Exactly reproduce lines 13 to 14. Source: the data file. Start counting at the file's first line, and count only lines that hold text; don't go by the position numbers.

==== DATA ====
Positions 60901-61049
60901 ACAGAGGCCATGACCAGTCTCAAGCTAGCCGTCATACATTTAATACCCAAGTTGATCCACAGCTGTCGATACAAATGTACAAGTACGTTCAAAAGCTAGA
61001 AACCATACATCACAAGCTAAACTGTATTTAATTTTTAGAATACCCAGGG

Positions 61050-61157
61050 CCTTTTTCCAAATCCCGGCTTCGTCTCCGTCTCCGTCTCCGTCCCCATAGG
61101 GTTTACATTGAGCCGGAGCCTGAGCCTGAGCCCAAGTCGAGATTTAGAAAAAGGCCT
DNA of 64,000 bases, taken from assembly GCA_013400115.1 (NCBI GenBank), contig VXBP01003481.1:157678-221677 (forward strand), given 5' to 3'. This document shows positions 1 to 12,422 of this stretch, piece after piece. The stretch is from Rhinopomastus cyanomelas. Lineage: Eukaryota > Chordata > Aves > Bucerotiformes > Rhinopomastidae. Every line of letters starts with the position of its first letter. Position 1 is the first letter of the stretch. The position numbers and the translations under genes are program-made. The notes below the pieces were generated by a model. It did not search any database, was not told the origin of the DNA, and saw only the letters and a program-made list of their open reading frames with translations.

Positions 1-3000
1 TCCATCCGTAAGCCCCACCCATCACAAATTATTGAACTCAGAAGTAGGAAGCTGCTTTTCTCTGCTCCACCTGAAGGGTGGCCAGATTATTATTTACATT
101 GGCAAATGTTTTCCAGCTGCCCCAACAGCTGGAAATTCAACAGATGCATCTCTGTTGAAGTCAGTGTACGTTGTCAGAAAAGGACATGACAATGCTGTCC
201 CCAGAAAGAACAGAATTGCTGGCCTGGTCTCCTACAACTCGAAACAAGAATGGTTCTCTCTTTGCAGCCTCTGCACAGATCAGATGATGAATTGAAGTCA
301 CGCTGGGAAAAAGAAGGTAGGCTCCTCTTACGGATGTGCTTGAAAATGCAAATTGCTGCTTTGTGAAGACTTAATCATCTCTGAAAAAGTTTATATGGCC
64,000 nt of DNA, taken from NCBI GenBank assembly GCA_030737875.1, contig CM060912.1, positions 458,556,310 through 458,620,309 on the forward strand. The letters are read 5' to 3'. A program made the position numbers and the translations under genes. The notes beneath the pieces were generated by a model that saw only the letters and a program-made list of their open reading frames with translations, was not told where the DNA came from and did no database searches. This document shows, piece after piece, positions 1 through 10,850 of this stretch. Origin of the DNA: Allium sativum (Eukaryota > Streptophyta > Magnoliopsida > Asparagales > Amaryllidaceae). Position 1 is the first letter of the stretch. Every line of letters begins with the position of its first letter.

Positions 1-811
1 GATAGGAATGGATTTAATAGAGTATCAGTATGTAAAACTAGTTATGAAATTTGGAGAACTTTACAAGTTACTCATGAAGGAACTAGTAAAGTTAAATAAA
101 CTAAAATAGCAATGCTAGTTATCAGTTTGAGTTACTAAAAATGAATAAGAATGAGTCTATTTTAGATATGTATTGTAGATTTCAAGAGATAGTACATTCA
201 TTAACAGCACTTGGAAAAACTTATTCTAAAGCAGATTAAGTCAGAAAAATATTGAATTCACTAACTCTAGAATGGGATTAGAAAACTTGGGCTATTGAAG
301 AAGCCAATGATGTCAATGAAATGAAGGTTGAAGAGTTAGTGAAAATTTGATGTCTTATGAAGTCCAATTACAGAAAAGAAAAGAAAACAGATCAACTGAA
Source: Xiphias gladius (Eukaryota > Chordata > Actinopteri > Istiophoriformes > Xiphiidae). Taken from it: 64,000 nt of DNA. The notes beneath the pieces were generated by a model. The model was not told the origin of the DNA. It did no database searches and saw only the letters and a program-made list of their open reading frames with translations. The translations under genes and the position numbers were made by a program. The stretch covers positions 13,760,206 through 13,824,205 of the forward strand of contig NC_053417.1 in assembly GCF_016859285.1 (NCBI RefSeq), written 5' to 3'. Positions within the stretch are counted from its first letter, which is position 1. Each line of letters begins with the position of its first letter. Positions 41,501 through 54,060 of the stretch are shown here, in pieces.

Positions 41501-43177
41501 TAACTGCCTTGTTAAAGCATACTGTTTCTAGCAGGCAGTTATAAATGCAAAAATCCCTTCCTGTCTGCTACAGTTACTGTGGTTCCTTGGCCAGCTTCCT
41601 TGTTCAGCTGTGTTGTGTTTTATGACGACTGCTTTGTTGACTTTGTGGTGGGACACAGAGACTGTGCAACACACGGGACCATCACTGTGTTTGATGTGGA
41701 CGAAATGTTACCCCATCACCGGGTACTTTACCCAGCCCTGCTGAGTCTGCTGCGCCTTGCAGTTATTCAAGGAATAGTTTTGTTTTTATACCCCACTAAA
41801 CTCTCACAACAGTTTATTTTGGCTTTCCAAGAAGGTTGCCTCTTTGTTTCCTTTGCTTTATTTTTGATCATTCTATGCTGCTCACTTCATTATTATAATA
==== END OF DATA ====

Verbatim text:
64,000 nt of DNA, taken from NCBI GenBank assembly GCA_030737875.1, contig CM060912.1, positions 458,556,310 through 458,620,309 on the forward strand. The letters are read 5' to 3'. A program made the position numbers and the translations under genes. The notes beneath the pieces were generated by a model that saw only the letters and a program-made list of their open reading frames with translations, was not told where the DNA came from and did no database searches. This document shows, piece after piece, positions 1 through 10,850 of this stretch. Origin of the DNA: Allium sativum (Eukaryota > Streptophyta > Magnoliopsida > Asparagales > Amaryllidaceae). Position 1 is the first letter of the stretch. Every line of letters begins with the position of its first letter.

Positions 1-811